Mutations in the BRCA1 breast cancer gene appear to be linked
with the loss of a protein important for braking cell growth,
scientists reported on Sunday.
The breakthrough could lead to more effective therapies for
women with an aggressive and especially deadly cancer that does not
respond to current advanced drugs.
Scientists have known for more than a decade that women with
certain alterations in the BRCA1 gene were at high risk for breast
cancer. What they have not understood is exactly how a mutation in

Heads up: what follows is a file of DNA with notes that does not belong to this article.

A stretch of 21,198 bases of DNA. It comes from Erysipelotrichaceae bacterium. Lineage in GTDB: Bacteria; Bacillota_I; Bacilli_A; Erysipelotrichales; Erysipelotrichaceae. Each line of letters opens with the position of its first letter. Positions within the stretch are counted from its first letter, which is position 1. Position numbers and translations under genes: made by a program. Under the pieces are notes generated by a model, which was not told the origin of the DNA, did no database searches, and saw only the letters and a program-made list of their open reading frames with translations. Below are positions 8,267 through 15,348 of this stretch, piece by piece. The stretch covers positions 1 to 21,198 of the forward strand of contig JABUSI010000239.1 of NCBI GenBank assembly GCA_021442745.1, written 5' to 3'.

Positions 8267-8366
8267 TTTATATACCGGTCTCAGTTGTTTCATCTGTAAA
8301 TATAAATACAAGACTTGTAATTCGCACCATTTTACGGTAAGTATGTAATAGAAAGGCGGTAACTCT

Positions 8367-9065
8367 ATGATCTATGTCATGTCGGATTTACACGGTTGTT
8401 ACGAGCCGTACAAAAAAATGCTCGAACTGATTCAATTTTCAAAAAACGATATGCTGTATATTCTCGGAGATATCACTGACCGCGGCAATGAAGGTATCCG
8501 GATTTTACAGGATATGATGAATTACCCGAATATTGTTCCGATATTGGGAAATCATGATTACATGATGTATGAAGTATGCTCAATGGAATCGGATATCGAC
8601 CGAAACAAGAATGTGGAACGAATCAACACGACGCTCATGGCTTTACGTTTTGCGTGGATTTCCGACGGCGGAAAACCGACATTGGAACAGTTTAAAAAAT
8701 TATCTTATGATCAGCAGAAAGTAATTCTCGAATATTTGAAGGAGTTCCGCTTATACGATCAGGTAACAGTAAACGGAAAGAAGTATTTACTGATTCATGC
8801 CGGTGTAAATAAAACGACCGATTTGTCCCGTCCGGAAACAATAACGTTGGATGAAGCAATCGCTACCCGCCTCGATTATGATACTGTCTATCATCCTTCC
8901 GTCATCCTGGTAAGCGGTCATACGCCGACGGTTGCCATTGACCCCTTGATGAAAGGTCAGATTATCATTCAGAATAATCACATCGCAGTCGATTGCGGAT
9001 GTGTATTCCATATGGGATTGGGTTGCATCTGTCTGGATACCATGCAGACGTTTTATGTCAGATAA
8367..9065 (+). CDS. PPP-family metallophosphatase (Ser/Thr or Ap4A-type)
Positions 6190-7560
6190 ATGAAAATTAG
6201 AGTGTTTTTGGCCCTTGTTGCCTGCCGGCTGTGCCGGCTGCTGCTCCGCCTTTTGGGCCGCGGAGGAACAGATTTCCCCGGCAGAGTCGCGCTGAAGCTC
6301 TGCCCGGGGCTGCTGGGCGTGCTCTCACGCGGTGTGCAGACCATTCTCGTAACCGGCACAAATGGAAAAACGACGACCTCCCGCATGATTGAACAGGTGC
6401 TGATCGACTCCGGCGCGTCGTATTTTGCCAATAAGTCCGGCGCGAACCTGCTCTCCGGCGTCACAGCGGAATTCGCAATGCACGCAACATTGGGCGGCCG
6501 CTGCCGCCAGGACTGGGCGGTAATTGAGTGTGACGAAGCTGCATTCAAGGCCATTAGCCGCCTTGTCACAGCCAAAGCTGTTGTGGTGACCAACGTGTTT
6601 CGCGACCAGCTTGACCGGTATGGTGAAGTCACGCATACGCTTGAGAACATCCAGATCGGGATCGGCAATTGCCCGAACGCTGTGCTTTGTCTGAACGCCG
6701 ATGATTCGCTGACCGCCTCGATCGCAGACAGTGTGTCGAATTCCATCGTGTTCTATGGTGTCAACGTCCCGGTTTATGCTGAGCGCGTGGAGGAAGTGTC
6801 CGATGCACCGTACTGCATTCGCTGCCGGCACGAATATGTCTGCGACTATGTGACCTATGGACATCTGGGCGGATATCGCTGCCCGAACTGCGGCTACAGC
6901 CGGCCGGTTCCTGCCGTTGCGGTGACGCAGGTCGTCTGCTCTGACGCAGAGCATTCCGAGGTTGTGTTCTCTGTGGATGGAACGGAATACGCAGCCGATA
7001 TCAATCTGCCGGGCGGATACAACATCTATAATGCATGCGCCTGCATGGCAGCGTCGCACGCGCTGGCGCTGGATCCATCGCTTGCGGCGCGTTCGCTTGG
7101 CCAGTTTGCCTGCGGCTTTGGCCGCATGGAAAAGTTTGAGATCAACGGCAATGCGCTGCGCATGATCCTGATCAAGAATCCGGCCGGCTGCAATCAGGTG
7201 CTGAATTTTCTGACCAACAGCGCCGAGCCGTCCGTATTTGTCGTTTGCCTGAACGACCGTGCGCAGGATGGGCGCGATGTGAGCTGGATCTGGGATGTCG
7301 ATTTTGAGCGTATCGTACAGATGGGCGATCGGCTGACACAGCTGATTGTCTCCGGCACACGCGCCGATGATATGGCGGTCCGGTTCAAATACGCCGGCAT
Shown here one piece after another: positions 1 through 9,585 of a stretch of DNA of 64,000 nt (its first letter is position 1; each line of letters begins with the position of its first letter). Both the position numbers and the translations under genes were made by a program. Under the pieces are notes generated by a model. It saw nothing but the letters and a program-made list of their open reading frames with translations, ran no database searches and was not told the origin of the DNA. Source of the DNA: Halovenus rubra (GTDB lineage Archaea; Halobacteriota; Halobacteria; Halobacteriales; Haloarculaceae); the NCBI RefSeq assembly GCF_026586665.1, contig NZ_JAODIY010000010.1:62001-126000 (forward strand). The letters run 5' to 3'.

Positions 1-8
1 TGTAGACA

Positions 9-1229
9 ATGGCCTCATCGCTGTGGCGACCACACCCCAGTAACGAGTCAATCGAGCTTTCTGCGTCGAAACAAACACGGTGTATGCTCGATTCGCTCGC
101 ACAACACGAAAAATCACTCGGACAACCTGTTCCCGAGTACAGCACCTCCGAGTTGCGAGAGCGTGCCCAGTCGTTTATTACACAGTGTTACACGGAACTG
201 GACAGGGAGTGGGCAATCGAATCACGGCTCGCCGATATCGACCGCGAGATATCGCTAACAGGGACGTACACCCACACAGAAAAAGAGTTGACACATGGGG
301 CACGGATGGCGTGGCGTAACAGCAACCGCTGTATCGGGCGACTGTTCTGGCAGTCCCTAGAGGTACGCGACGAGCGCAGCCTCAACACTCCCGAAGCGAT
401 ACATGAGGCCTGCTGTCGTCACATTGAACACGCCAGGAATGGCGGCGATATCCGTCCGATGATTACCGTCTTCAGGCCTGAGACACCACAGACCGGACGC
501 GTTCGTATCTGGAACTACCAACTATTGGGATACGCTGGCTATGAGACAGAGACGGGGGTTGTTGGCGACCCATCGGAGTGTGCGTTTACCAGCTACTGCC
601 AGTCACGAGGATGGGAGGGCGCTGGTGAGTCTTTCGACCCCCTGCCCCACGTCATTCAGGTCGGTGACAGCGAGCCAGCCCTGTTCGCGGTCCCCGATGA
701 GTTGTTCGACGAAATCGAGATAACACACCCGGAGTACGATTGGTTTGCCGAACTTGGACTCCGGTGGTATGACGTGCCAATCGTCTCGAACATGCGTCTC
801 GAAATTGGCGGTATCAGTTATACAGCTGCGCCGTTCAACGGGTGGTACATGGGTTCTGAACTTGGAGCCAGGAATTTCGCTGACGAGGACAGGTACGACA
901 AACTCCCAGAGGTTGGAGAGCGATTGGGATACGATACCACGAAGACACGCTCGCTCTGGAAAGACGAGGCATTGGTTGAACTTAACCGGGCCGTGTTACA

this gene leads to cancer.
Researchers at Columbia University, working with at team at
Sweden's Lund University, now believe mutations in the BRCA1 gene
can leave cells incapable of repairing routine DNA damage. When
such damage occurs in a protein called PTEN, which regulates the
growth of cells, cell growth is unchecked and tumors form.
Women with faulty copies of BRCA1 or BRCA2 have a 50 to 85
percent chance of getting breast cancer. Mutations in these genes
account for 5 to 10 percent of breast cancer cases.
(Agencies via Xinhua News Agency December 11, 2007)